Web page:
Figure 2: Bare wafer comparison. Optical micrographs of light distribution of non-processed LED wafers (characterized on wafer using BLG electroluminescence quick test, using indium dot contacts): (a) commercial MOCVD full blue LED without indium tin oxide (ITO), (b) commercial MOCVD full blue LED with indium tin oxide (ITO), and (c) RPCVD tunnel-junction overgrowth on commercial MOCVD partial blue LED without ITO.

A key feature is the ability to achieve the required buried activated p-type gallium nitride (p-GaN) – critical for the function of the tunnel junction – without the need for the complicated and time-consuming ex-situ lateral activation methods employed by MOCVD. This unique ‘as-grown and activated p-GaN’ (AAG) technology for enabling a buried p-GaN layer to remain activated in various devices is a fundamental advantage of using RPCVD, says the firm.

BluGlass has been developing its tunnel-junction capabilities for several years, initially for triple-junction InGaN solar cells. The firm is now optimizing the RPCVD tunnel junctions for realizing cascaded LEDs with the performance required to address the stringent requirements of both brightness and small form factor for existing and emerging LED markets.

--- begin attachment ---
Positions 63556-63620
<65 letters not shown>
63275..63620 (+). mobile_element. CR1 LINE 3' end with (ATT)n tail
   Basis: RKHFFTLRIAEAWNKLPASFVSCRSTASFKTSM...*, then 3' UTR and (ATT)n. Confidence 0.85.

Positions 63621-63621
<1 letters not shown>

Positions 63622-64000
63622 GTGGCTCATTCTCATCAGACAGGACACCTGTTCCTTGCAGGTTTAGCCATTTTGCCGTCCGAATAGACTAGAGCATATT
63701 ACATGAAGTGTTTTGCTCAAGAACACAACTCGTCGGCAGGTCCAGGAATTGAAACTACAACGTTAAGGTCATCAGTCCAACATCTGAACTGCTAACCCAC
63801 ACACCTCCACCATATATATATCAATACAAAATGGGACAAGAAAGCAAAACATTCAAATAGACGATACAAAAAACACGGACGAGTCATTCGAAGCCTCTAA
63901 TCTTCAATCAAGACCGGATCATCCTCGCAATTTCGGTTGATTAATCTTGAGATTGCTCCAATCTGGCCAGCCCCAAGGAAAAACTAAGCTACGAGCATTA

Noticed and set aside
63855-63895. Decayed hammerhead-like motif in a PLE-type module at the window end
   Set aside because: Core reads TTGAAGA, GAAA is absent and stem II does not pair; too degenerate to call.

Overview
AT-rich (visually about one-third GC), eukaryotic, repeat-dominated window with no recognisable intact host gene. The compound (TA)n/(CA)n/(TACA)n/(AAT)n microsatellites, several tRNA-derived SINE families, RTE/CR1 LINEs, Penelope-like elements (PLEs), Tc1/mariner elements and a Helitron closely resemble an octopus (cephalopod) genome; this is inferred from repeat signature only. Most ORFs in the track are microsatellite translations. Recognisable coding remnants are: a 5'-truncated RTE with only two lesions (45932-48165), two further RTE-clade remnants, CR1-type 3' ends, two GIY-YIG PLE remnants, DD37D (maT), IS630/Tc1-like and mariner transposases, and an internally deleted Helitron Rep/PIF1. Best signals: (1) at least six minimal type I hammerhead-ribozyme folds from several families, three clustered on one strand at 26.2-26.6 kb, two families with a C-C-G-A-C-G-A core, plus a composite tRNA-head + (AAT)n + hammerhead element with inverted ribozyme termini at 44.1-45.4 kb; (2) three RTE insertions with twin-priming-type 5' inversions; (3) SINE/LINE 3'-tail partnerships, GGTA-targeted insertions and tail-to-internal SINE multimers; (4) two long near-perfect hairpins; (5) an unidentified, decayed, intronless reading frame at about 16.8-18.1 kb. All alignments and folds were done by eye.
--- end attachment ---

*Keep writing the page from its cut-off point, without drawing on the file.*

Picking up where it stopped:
Figure 3: Fully processed wafer comparison. Optical micrographs of fully processed LED light distribution of (a) commercial MOCVD full blue LED with ITO and (b) RPCVD tunnel-junction overgrown on a commercial MOCVD partial blue LED without ITO.

BluGlass claims that RPCVD-grown tunnel junctions could be commercially compelling for applications including not just high-performance LEDs (for automotive lighting) and high-efficiency multi-junction solar cells but also ultraviolet LEDs (for water purification) and high-power laser diodes (for industrial machining applications).

Chief operations & technology officer Dr Ian Mann is presenting a talk on RPCVD-grown tunnel junctions for cascaded LEDs at the Photonics West 2019 conference in San Francisco, CA, USA (2-7 February).

Facilities update

BluGlass’s facility upgrade is approaching completion. The firm has taken delivery of an Aixtron AIX 2800 G4 commercial-scale MOCVD platform, to be retrofitted with RPCVD. A second system is arriving in January.

The upgrade will provide BluGlass with extra capacity for industry collaborations to demonstrate the key benefits of RPCVD platform technology for tunnel-junction-enabled cascaded LEDs, micro-LEDs and power electronics, among other applications.

Lumileds collaboration update

Further to its recent disclosure at its annual general meeting (AGM) on 19 November, BluGlass says that it remains in negotiations with LED maker Lumileds of San Jose, CA, USA to extend their existing collaboration agreement and potentially enter into a commercialization agreement. BluGlass is no longer bound by exclusivity arrangements with Lumileds in relation to the RPCVD field of use being developed by the parties.

See related items:

BluGlass and Lumileds extend Phase II collaboration to speed development of new LED applications

Tags:  BluGlass RPCVD Lumileds

Visit:  www.bluglass.com.au